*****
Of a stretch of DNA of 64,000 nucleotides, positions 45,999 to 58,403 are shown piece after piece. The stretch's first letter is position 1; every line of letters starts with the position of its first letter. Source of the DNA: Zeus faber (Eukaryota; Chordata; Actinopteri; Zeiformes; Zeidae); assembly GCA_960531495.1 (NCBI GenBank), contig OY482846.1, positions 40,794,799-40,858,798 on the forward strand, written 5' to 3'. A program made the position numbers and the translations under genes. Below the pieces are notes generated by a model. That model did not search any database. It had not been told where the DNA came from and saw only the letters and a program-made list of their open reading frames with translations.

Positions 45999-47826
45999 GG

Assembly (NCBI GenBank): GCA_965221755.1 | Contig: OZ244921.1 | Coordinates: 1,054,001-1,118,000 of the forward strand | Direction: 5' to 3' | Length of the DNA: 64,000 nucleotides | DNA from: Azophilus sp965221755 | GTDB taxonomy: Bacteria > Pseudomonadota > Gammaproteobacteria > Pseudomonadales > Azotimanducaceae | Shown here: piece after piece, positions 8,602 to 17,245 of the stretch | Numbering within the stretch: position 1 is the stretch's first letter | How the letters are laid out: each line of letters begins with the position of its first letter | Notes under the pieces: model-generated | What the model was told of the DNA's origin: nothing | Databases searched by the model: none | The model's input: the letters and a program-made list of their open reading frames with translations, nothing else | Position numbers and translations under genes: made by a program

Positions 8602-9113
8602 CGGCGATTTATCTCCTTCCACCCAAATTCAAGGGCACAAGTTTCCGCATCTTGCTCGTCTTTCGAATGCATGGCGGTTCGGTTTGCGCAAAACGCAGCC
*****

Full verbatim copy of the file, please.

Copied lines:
Of a stretch of DNA of 64,000 nucleotides, positions 45,999 to 58,403 are shown piece after piece. The stretch's first letter is position 1; every line of letters starts with the position of its first letter. Source of the DNA: Zeus faber (Eukaryota; Chordata; Actinopteri; Zeiformes; Zeidae); assembly GCA_960531495.1 (NCBI GenBank), contig OY482846.1, positions 40,794,799-40,858,798 on the forward strand, written 5' to 3'. A program made the position numbers and the translations under genes. Below the pieces are notes generated by a model. That model did not search any database. It had not been told where the DNA came from and saw only the letters and a program-made list of their open reading frames with translations.

Positions 45999-47826
45999 GG

Assembly (NCBI GenBank): GCA_965221755.1 | Contig: OZ244921.1 | Coordinates: 1,054,001-1,118,000 of the forward strand | Direction: 5' to 3' | Length of the DNA: 64,000 nucleotides | DNA from: Azophilus sp965221755 | GTDB taxonomy: Bacteria > Pseudomonadota > Gammaproteobacteria > Pseudomonadales > Azotimanducaceae | Shown here: piece after piece, positions 8,602 to 17,245 of the stretch | Numbering within the stretch: position 1 is the stretch's first letter | How the letters are laid out: each line of letters begins with the position of its first letter | Notes under the pieces: model-generated | What the model was told of the DNA's origin: nothing | Databases searched by the model: none | The model's input: the letters and a program-made list of their open reading frames with translations, nothing else | Position numbers and translations under genes: made by a program

Positions 8602-9113
8602 CGGCGATTTATCTCCTTCCACCCAAATTCAAGGGCACAAGTTTCCGCATCTTGCTCGTCTTTCGAATGCATGGCGGTTCGGTTTGCGCAAAACGCAGCC